, 442 N.W.2d 308, 310 (Minn. 1989).
The "Wisconsin Limited Other States Insurance Endorsement" in appellant's policy with respondent at the time of the accident provided:
This endorsement applies only to the insurance provided by the policy because
Wisconsin is shown in Item 3.A. of the Information Page.
2. When other states insurance is applicable, we will reimburse you for the benefits you are required to pay under the Workers' Compensation Law of the applicable state.
"PART THREE - OTHER STATES INSURANCE" is amended to read as follows:
1. Other states insurance applies in all states except Wisconsin and those states having a monopolistic state fund.
Appellant argues the "Wisconsin Limited Other States Insurance Endorsement" requires respondent to reimburse appellant for all benefits appellant is required to pay its injured employee pursuant to the workers' compensation laws of the state of Minnesota. Appellant points to the part of the endorsement reading "Other states insurance applies in all states except Wisconsin and those states having a monopolistic state fund." Appellant deduces from this provision that since Minnesota is not Wisconsin and since Minnesota does not have a monopolistic state fund, "Other States Insurance" applies in Minnesota, thereby obligating the insurer to reimburse the insured for the benefits the insured is required to pay under the worker's compensation laws of the State of Minnesota. In addition, appellant argues that if the policy only provides coverage for Wisconsin workers' compensation claims then the "Wisconsin Limited Other States Insurance Endorsement" becomes meaningless. It is noteworthy that the policy endorsement was amended the year following the accident specifically to exclude Minnesota from coverage.
IMPORTANT! IF YOU BEGIN WORK IN ANY STATE OTHER THAN WISCONSIN, YOU MUST OBTAIN INSURANCE COVERAGE IN THAT STATE AND DO WHATEVER ELSE MAY BE REQUIRED UNDER THAT STATE'S LAW, AS "WISCONSIN LIMITED OTHER STATES" INSURANCE DOES NOT SATISFY THE REQUIREMENT OF THAT STATE'S WORKERS' COMPENSATION LAW.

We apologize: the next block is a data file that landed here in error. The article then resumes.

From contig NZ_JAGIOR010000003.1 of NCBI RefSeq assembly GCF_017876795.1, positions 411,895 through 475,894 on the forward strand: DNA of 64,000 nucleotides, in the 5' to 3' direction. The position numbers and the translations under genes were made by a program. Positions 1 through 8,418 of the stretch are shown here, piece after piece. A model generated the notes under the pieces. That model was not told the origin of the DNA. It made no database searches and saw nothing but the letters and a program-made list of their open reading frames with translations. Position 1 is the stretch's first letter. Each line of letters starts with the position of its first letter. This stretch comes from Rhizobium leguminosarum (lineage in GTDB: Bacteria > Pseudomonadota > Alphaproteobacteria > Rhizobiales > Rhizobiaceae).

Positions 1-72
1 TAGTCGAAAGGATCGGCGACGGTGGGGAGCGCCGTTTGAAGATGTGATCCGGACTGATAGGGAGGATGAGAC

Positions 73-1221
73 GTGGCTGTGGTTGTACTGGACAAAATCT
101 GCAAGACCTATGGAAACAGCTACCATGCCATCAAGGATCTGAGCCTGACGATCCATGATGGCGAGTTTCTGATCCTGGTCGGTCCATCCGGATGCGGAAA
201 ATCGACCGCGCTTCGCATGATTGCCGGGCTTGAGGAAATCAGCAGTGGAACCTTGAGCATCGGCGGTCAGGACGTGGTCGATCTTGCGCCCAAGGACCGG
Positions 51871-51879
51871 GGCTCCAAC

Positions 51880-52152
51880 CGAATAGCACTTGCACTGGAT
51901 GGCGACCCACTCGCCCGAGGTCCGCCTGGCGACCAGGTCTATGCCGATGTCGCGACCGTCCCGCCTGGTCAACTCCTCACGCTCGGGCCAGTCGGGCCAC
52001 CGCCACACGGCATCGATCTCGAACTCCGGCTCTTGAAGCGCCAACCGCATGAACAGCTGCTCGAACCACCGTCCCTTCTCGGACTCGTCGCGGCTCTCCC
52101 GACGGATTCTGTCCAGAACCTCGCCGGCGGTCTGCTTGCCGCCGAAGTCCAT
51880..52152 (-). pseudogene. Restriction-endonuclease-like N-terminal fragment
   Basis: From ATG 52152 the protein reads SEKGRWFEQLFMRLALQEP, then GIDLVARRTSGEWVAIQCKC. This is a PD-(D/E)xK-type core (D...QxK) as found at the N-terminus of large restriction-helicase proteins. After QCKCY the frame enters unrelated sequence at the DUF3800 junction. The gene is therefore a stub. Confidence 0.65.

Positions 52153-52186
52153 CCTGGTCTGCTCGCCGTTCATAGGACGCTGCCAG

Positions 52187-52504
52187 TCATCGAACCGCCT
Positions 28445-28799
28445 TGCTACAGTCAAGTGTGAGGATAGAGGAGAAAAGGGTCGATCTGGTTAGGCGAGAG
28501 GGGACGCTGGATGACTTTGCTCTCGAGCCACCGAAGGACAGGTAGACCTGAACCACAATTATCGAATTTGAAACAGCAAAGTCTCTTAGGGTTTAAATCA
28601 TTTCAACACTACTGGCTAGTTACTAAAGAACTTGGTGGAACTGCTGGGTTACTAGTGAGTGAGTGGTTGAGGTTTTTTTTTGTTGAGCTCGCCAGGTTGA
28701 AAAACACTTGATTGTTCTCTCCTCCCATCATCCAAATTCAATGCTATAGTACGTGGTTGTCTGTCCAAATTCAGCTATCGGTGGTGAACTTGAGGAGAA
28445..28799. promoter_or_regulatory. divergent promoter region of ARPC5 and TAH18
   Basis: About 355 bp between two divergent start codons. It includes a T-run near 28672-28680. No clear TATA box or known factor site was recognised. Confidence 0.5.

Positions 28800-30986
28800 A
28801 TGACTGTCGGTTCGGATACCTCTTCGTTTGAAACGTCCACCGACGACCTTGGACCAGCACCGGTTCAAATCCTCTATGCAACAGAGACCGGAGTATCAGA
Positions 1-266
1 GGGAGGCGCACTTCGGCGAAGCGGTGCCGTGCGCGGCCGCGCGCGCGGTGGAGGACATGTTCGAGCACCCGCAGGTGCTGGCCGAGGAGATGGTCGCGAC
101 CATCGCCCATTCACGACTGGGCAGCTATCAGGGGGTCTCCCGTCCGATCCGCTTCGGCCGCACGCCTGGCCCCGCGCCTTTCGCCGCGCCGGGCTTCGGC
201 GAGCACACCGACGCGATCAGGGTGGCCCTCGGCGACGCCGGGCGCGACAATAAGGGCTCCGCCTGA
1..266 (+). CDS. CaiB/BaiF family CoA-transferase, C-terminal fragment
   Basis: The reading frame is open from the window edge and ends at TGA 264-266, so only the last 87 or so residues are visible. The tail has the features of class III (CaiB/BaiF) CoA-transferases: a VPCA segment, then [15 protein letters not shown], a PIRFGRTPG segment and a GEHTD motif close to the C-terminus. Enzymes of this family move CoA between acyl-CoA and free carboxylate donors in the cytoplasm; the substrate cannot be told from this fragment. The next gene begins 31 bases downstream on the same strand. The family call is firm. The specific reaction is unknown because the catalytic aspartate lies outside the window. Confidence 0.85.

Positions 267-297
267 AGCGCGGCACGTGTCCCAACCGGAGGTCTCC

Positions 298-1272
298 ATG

We conclude that the policy endorsement in force at the time of the accident was contradictory and ambiguous, requiring reversal of summary judgment.
442 N.W.2d at 310 (stating that any ambiguity in an insurance contract must be interpreted in favor of the insured). For instance, part of the endorsement implies that coverage would apply in Minnesota because it does not have a monopolistic state fund, but subsequent language in the endorsement indicates otherwise. Respondent cites
Wallin v. Croix Carriers, Inc.
, 1991 WL 109355 (Minn. Workers' Comp. Ct. App. 1991),
aff'd without pub. op.
, 472 N.W.2d 871 (Minn. 1991), but it does not control in this case, as it addresses only a portion of the policy language that is present here.
Appellant also contends that respondent is estopped from denying coverage for the injured employee's workers' compensation claim because respondent negligently managed the workers' compensation claim by failing to assert or otherwise preserve a dram shop subrogation claim; the statute of limitations ran on the dram shop action on or about November 12, 1992. The trial court denied the estoppel claim. We concur in that ruling.
Retired judge of the Minnesota Court of Appeals, serving by appointment pursuant to Minn. Const. art. VI, § 10.